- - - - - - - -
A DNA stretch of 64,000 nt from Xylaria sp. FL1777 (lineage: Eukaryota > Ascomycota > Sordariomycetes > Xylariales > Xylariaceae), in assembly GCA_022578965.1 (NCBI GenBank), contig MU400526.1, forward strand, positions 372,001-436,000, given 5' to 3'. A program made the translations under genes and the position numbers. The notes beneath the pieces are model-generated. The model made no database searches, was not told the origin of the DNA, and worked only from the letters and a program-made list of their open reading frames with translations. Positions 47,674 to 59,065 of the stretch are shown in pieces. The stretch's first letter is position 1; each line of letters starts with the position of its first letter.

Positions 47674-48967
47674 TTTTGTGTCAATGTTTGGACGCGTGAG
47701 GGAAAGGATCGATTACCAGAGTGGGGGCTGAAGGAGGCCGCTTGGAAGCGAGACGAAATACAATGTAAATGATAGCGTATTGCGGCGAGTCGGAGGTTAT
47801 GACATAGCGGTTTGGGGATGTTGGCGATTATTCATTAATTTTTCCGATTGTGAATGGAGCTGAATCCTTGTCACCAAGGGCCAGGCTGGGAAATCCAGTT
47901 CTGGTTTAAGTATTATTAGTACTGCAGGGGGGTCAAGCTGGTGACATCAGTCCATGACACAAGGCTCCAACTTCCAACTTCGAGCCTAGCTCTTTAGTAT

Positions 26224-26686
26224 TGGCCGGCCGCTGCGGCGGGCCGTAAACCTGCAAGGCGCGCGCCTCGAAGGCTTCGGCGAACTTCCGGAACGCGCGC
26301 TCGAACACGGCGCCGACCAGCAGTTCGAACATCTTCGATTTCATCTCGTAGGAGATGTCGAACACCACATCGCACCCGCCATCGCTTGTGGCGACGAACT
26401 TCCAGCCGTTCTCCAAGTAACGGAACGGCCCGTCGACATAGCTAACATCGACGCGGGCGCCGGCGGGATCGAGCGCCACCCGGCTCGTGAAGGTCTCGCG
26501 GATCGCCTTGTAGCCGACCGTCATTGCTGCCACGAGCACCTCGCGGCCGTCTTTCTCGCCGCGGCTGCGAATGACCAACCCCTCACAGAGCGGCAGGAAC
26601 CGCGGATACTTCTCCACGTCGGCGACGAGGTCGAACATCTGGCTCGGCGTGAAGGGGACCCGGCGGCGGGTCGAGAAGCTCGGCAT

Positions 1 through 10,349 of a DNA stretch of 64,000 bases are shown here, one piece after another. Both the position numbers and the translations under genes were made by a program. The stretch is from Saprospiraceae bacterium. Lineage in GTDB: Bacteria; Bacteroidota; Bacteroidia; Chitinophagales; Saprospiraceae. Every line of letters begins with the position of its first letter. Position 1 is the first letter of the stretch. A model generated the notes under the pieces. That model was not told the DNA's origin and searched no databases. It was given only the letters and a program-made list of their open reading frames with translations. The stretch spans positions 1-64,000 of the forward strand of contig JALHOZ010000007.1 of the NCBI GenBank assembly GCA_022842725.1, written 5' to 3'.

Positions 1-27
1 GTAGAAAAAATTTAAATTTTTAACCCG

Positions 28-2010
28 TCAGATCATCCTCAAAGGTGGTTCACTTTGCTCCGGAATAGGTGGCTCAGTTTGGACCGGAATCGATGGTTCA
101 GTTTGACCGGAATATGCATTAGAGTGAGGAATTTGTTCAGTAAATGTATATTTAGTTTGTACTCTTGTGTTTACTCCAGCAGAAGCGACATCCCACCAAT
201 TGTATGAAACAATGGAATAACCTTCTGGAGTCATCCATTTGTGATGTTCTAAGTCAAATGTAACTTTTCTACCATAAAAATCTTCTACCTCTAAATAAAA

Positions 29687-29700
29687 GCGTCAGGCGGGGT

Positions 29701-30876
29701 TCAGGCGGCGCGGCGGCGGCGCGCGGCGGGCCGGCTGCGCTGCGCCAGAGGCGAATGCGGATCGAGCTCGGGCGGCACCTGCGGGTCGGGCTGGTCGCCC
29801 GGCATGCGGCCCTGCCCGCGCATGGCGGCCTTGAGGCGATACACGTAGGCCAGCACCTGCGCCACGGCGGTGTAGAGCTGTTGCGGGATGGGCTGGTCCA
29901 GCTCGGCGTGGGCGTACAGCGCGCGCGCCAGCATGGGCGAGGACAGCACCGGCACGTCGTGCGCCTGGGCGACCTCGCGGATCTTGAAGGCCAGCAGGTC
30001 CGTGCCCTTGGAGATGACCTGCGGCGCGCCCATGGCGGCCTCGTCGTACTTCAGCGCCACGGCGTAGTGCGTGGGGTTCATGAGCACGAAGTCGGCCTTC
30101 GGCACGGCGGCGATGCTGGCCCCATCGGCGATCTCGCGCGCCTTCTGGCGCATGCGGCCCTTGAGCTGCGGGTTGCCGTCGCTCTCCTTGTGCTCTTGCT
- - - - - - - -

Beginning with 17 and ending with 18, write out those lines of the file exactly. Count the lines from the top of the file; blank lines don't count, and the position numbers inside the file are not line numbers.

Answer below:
28 TCAGATCATCCTCAAAGGTGGTTCACTTTGCTCCGGAATAGGTGGCTCAGTTTGGACCGGAATCGATGGTTCA
101 GTTTGACCGGAATATGCATTAGAGTGAGGAATTTGTTCAGTAAATGTATATTTAGTTTGTACTCTTGTGTTTACTCCAGCAGAAGCGACATCCCACCAAT